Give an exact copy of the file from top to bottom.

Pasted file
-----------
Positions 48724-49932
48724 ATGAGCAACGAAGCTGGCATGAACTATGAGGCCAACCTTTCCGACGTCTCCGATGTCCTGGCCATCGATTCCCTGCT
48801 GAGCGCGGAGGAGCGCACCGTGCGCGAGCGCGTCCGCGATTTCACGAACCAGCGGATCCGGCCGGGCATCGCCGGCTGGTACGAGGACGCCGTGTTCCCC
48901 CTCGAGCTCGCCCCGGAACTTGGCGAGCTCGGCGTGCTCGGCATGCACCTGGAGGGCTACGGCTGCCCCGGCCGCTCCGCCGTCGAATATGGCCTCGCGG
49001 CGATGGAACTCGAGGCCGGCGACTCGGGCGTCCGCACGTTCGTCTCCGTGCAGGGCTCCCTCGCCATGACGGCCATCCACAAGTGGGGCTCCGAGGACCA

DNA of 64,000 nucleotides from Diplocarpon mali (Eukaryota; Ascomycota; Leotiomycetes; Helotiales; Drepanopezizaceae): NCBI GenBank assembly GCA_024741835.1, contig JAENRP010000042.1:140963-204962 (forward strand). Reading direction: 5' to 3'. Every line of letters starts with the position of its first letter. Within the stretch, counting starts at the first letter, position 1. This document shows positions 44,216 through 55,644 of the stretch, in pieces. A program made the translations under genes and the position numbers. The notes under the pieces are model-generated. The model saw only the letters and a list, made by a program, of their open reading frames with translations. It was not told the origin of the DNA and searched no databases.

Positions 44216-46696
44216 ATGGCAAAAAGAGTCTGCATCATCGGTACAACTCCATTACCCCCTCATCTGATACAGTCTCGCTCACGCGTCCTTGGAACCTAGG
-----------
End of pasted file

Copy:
Positions 48724-49932
48724 ATGAGCAACGAAGCTGGCATGAACTATGAGGCCAACCTTTCCGACGTCTCCGATGTCCTGGCCATCGATTCCCTGCT
48801 GAGCGCGGAGGAGCGCACCGTGCGCGAGCGCGTCCGCGATTTCACGAACCAGCGGATCCGGCCGGGCATCGCCGGCTGGTACGAGGACGCCGTGTTCCCC
48901 CTCGAGCTCGCCCCGGAACTTGGCGAGCTCGGCGTGCTCGGCATGCACCTGGAGGGCTACGGCTGCCCCGGCCGCTCCGCCGTCGAATATGGCCTCGCGG
49001 CGATGGAACTCGAGGCCGGCGACTCGGGCGTCCGCACGTTCGTCTCCGTGCAGGGCTCCCTCGCCATGACGGCCATCCACAAGTGGGGCTCCGAGGACCA

DNA of 64,000 nucleotides from Diplocarpon mali (Eukaryota; Ascomycota; Leotiomycetes; Helotiales; Drepanopezizaceae): NCBI GenBank assembly GCA_024741835.1, contig JAENRP010000042.1:140963-204962 (forward strand). Reading direction: 5' to 3'. Every line of letters starts with the position of its first letter. Within the stretch, counting starts at the first letter, position 1. This document shows positions 44,216 through 55,644 of the stretch, in pieces. A program made the translations under genes and the position numbers. The notes under the pieces are model-generated. The model saw only the letters and a list, made by a program, of their open reading frames with translations. It was not told the origin of the DNA and searched no databases.

Positions 44216-46696
44216 ATGGCAAAAAGAGTCTGCATCATCGGTACAACTCCATTACCCCCTCATCTGATACAGTCTCGCTCACGCGTCCTTGGAACCTAGG